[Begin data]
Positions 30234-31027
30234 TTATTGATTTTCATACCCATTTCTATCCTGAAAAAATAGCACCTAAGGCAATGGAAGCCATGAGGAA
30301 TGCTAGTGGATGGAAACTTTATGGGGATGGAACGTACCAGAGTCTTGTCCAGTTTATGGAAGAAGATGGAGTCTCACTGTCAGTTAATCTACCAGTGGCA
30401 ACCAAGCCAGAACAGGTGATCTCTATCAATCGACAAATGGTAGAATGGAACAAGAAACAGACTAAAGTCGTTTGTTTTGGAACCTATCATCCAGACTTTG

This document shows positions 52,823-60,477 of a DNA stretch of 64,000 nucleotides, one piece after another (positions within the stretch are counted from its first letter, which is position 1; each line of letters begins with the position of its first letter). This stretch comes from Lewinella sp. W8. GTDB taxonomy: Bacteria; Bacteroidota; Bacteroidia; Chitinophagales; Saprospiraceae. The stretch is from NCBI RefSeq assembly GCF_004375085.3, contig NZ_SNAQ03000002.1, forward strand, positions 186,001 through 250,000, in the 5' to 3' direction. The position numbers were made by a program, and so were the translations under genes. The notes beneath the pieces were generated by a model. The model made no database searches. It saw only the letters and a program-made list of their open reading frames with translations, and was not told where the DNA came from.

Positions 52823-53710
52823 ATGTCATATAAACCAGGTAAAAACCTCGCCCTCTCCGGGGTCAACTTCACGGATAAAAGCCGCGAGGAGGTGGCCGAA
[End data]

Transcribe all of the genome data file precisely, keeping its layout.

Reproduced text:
Positions 30234-31027
30234 TTATTGATTTTCATACCCATTTCTATCCTGAAAAAATAGCACCTAAGGCAATGGAAGCCATGAGGAA
30301 TGCTAGTGGATGGAAACTTTATGGGGATGGAACGTACCAGAGTCTTGTCCAGTTTATGGAAGAAGATGGAGTCTCACTGTCAGTTAATCTACCAGTGGCA
30401 ACCAAGCCAGAACAGGTGATCTCTATCAATCGACAAATGGTAGAATGGAACAAGAAACAGACTAAAGTCGTTTGTTTTGGAACCTATCATCCAGACTTTG

This document shows positions 52,823-60,477 of a DNA stretch of 64,000 nucleotides, one piece after another (positions within the stretch are counted from its first letter, which is position 1; each line of letters begins with the position of its first letter). This stretch comes from Lewinella sp. W8. GTDB taxonomy: Bacteria; Bacteroidota; Bacteroidia; Chitinophagales; Saprospiraceae. The stretch is from NCBI RefSeq assembly GCF_004375085.3, contig NZ_SNAQ03000002.1, forward strand, positions 186,001 through 250,000, in the 5' to 3' direction. The position numbers were made by a program, and so were the translations under genes. The notes beneath the pieces were generated by a model. The model made no database searches. It saw only the letters and a program-made list of their open reading frames with translations, and was not told where the DNA came from.

Positions 52823-53710
52823 ATGTCATATAAACCAGGTAAAAACCTCGCCCTCTCCGGGGTCAACTTCACGGATAAAAGCCGCGAGGAGGTGGCCGAA